I do know that they’re finally able to see and experience a mom who is happy to do it, to do her best to take pride in, and take care of this place we call home … humble though it may be.  And on a deeper level, a mom who recognized a problem within herself and is taking steps to fix it.

Surely that’s got to count for something.

 


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A Moment

Day 9, Thursday: A moment in your day (this can be just a photo or both a photo and words)

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Today we took the kids to the local aquarium.  It was a good time (it always is), as was the nice Mexican dinner we went to afterward at a little delicious hole-in-the-wall place that we hadn’t been to for years.  Neither of those were the best part of the day though.

After our early dinner, we had to wait around for a call from the shop that was working on Mike’s Land Cruiser, to let him know it was ready.  We’d gone down in two cars in the morning, and dropped it off before we headed to the aquarium.  I guess the kids and I could have gone home without him, and let him wait on his own, but that’s not the way we roll.  Plus, we were way down in Mesa – a good 45 minute drive –  and it seemed a shame to waste so much of his day off by driving apart when we didn’t have to.

So we found a nearby park with a playground, and settled in to wait.  Now, I take the two little ones to the playground all the time, but I can’t remember the last time we were at a playground with all four kids… at least not when the boys weren’t off on their own with friends.  Hanging out at a playground as a family was a treat that didn’t go unappreciated.  Tegan played on the slides and jungle gym till she tired of it, Everett pretended he was doing a “Survivor” style obstacle course on some of the equipment, we all took turns on the swings, and we eventually retired to a shady spot in the sand where we buried the kids and chatted about everything from haircuts to summer vacations to starting your own business.  The shop finally called to tell him the truck was done (and, bonus: at $100 less than estimated!  When does that ever happen??), and we slowly made our way out.  On the way, the kids decided to stop at those bouncy animals, the ones on giant springs, designed for very little kids.  Paxton, who’s nearly 13 and already six feet tall, started riding on one and laughed so hard he almost couldn’t breathe.  Everett joined in on another one, and not being able to resist, I hopped on the last one – a squirrel – to see what the fuss was about.  Instant laughter as I flopped back and forth.  Paxton nearly fell off his dinosaur.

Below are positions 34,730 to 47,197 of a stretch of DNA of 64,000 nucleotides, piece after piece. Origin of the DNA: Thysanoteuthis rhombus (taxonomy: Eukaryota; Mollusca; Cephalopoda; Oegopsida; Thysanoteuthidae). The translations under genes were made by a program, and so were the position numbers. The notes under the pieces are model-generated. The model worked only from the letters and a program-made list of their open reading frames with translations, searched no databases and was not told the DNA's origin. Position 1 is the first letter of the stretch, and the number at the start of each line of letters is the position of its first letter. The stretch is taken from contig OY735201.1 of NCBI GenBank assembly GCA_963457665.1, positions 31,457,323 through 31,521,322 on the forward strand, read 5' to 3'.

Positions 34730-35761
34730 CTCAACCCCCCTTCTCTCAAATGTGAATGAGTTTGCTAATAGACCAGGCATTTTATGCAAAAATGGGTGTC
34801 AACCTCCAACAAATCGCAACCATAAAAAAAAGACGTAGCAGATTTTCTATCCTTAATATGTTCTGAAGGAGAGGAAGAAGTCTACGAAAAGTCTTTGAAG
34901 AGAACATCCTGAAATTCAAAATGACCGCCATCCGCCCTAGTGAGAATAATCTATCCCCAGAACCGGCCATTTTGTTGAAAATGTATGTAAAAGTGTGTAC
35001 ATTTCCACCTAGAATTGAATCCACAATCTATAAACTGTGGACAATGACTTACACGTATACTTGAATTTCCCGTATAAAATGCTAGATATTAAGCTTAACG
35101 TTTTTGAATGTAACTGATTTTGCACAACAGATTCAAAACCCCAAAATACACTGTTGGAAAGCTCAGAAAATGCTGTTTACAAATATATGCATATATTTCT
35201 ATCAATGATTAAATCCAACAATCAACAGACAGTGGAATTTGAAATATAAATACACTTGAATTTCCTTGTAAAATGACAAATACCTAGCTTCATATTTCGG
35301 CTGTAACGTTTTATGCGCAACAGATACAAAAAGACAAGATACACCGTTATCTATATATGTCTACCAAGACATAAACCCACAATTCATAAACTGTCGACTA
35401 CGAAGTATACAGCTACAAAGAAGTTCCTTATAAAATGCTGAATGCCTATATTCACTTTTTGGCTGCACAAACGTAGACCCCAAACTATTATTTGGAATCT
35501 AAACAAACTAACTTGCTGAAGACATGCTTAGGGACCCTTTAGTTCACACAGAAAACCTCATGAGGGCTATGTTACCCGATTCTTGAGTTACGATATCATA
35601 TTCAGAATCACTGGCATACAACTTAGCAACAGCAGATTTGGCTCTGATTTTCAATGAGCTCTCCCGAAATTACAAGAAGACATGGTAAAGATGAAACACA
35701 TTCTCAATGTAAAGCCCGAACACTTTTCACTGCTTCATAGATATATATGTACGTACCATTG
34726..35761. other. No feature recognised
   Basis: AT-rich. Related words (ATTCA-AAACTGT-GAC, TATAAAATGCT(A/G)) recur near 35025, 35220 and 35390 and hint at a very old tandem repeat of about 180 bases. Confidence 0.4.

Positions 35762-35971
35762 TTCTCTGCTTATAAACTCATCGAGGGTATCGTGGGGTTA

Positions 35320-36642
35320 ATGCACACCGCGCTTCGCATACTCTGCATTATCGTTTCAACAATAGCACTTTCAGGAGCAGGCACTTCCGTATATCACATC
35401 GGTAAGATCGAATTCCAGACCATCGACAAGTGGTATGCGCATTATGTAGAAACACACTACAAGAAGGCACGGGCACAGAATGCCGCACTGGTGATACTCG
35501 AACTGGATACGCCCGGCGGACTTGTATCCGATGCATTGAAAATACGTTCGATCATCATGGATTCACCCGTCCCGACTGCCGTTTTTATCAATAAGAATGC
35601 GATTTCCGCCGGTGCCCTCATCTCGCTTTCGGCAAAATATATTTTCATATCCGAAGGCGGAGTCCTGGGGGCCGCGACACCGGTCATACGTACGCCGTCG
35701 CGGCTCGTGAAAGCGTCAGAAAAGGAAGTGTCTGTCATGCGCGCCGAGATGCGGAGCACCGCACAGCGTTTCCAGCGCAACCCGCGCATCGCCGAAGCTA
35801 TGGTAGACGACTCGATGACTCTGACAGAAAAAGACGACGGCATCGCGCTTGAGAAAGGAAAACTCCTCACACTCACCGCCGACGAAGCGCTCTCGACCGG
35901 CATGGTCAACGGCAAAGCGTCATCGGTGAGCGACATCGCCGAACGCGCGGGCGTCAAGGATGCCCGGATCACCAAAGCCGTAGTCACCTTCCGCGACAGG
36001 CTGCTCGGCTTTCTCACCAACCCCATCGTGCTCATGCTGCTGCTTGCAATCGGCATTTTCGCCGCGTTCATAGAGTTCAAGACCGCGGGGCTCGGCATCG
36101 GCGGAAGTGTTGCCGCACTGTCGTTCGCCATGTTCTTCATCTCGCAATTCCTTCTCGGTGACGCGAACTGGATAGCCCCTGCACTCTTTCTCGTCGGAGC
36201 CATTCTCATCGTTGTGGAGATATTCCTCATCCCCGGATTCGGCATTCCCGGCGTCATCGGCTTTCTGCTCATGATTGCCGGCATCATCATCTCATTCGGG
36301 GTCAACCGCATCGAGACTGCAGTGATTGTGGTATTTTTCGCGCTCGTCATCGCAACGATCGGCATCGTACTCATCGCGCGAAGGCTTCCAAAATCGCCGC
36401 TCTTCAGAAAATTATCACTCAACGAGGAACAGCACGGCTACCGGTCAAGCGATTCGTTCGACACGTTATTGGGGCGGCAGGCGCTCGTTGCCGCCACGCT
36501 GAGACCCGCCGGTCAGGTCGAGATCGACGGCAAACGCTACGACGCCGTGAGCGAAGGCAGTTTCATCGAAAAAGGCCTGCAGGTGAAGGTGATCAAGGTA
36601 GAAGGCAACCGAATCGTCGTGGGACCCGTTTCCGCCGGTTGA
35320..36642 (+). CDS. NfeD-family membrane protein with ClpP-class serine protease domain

And we headed to get the truck and start for home… tired; happy; with dirty, sandy feet; full bellies; and full hearts.  Now that’s a moment.


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Unschooling, According to the Kids

Yesterday, I took the opportunity to have a chat with all four of the kids about unschooling.  I wanted to be able to share their words, their thoughts, and their perspectives.  What follows is just a portion of the awesome conversation that unfolded.  Bold words are mine, and responses are from Spencer (16), Paxton (12), Everett (almost 9) and Tegan (5)

What is unschooling?

Everett:  It’s learning what you want, in the way that you want to learn it.

Paxton:  It’s hard to explain.  Being autodidactic.  That’s unschooling.

Spencer:  Unschoolers can learn what they want, when they want.

Paxton:  They’re not forced to go with the “system”

What is the best part of unschooling?

Tegan:  Playing, and playing tag, and playing dolls, and all sorts of fun stuff.  Okay… Playing.

Everett:  I like all of it.

Paxton:  Having the freedom to be able to do what you want, when you want.

Spencer:  Being able to set your own schedule.

Are there any negatives to unschooling?

Paxton:  Not that I can think of, no.

Everett:  No.  I like everything about it.

Spencer:  Nope.

Do you ever feel like you’re missing out on anything by not going to school?

Tegan:  I do!  Like story time.

Paxton:  Well I might be missing out on opportunities to make a few friends…

Everett:  Yeah

Paxton:  But I’m okay with that because I’m an introvert, and that’s what homeschooling groups are for anyway.

Spencer:  Absolutely not

Which leads me to my next question.  Do you feel like you have enough opportunities to be around other kids/make friends?

Paxton:  Yes

Spencer:  Yes

Everett:  Yeah

Tegan:  Mmm hmmm.

How do you know you’re learning if you’re not tested?

Tegan:  Well, I know I’m learning because everybody tells me that I’m learning every day

Paxton:  Because it’s a fact.  You learn something new every day whether you realize it or not.

Spencer:  Just because I know more stuff than I used to know

Paxton:  Over time, you just realize that you know more and can do better

Everett:  Even in school, the teachers can’t really know if you’re learning, because they’re not inside your head

Spencer:  Yeah, that’s a good point.  You could get an A on one test, or you could get an F, even if you know the answers.

Right, some people just don’t test well.

Everett:  So the teachers can’t always know, because they’re not you